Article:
Understanding Vitrectomy

Understanding Vitrectomy

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Understanding Vitrectomy

A vitrectomy is a type of eye surgery to treat problems with the retina and vitreous. During the surgery, your surgeon removes the vitreous and replaces it with another solution.

What are the retina and vitreous?

The retina is a layer of cells at the back of your eye. These cells use light to send visual information to your brain. The vitreous is a gel-like substance that fills the middle of your eye. Normally the vitreous is clear. This is so light can pass through the eye and reach the retina. Certain problems can cause blood and debris to block the light. Scar tissue in your vitreous can also displace or tear your retina. All of this can harm your vision.

Why vitrectomy is done

A vitrectomy is one type of treatment for any of these eye problems:

  • Diabetic retinopathy

  • Detached retina

  • Vitreous hemorrhage

  • Infection inside your eye

  • Severe eye injury

  • A break in the central part of your retina (macula)

  • A wrinkle in the central part of your retina

  • Certain problems after cataract surgery

All of these problems can cause vision loss. If not treated, some of them can even lead to blindness. In some cases, vitrectomy can restore lost vision. You might need a vitrectomy done as an emergency if you have any eye injury.  In other cases, your eye doctor will schedule your vitrectomy in advance. Vitrectomy is sometimes done for a detached retina. Removing the vitreous gives better access to your retina and decreases the tension on your retina.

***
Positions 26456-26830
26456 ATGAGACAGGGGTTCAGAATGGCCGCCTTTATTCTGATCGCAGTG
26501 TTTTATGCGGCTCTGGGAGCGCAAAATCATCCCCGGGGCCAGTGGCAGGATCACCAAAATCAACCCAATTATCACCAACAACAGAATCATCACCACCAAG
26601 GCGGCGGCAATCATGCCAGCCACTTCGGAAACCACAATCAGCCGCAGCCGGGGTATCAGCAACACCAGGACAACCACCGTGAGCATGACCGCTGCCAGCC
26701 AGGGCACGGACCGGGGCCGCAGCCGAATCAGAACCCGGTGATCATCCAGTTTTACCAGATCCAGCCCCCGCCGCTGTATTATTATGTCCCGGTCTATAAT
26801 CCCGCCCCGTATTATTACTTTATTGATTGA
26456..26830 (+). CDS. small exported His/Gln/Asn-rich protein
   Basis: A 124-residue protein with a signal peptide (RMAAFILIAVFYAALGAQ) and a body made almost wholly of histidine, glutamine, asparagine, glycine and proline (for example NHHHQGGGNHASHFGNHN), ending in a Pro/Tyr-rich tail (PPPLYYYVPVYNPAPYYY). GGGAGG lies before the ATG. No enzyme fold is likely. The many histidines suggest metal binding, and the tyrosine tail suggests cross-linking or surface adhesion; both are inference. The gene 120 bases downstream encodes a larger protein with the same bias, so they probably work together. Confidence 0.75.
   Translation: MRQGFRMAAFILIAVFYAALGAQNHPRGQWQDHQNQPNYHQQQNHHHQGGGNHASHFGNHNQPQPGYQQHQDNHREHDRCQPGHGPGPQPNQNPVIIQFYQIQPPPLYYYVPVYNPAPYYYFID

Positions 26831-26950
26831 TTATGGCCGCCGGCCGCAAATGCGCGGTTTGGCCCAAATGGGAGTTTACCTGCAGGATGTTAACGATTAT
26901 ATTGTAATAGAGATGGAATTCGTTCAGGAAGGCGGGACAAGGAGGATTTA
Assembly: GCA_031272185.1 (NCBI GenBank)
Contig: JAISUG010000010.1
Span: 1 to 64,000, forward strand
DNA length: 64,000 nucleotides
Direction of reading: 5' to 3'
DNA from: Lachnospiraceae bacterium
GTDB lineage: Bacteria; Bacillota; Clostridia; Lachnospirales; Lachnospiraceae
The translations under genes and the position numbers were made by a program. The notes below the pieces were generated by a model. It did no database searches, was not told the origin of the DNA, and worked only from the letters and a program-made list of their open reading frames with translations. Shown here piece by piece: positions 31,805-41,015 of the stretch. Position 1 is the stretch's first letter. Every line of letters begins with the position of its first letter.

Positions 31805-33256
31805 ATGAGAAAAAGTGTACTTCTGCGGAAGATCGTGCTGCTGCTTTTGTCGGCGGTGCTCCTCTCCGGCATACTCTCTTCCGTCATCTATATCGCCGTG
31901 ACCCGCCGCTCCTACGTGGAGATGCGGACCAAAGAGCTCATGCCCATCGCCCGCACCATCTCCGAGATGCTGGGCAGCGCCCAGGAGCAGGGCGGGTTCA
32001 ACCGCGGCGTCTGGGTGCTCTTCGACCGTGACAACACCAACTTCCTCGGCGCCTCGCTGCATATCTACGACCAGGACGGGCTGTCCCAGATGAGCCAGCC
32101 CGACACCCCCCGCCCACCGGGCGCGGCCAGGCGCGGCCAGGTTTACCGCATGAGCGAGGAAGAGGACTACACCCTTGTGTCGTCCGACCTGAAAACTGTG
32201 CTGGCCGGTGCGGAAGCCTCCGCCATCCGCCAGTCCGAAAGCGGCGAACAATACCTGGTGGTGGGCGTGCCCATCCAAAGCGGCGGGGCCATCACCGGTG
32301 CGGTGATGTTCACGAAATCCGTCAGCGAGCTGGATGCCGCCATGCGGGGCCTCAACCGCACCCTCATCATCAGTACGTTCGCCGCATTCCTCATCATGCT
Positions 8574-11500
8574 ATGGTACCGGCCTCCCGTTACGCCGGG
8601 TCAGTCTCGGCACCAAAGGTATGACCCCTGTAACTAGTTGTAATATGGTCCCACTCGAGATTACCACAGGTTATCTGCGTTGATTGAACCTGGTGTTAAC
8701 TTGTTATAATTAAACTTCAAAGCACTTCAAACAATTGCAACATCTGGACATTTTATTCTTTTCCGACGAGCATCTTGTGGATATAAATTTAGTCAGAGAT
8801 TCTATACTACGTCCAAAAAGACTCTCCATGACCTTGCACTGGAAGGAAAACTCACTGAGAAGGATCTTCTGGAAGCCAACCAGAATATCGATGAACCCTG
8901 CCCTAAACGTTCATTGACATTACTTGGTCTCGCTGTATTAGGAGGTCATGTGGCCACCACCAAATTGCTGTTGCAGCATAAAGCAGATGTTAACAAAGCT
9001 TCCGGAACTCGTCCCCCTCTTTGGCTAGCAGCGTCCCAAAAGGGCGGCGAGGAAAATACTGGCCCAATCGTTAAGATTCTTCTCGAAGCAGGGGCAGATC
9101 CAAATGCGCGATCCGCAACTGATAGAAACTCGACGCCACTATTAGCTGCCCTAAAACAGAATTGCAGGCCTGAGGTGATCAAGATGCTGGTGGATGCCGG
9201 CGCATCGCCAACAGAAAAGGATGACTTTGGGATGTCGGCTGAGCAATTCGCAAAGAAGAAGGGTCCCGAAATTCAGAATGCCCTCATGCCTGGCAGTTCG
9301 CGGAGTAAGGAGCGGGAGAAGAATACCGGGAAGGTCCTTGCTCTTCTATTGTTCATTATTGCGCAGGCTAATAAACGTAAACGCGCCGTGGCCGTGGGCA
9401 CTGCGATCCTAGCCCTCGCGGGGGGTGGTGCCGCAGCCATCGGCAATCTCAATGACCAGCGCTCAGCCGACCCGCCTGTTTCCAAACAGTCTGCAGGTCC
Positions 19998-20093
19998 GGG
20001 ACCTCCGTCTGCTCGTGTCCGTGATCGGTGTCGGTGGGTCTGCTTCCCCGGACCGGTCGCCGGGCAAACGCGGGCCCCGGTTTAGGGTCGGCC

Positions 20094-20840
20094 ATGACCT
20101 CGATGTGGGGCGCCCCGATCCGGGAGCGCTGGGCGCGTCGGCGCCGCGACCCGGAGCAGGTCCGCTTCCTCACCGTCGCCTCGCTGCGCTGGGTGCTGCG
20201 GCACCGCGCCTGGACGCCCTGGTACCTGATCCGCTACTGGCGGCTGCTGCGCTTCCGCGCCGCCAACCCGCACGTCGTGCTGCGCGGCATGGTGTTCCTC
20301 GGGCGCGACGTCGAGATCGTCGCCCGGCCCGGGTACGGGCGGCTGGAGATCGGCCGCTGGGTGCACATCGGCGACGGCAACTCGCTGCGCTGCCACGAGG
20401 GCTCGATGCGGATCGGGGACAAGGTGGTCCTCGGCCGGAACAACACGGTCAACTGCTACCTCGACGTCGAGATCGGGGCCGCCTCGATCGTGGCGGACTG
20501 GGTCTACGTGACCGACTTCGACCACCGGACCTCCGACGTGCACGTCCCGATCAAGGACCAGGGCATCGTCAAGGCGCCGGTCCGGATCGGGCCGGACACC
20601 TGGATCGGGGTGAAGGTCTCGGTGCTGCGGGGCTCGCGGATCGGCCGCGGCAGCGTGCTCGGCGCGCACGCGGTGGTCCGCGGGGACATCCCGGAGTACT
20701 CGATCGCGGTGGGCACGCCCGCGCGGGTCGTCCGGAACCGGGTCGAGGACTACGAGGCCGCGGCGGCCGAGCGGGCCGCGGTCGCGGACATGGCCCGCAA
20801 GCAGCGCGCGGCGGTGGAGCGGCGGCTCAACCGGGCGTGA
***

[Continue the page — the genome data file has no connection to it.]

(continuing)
How vitrectomy is done

A small cut is made in the white part of the eye (sclera). The gel-like vitreous is removed, along with any scar tissue or other material. Repairs are made to the eye as needed. The vitreous is then replaced with another type of fluid. It may be replaced with silicone oil or saline.

Risks of vitrectomy

All surgery has some risks. The risks of vitrectomy include:

  • Infection

  • Too much bleeding

  • High pressure in the eye

  • New retinal detachment caused by the surgery

  • Damage to the lens

  • Increased rate of cataract formation

  • Problems with eye movement after surgery

  • Change in refractive error

  • Unsuccessful repair

  • Need for a repeat surgery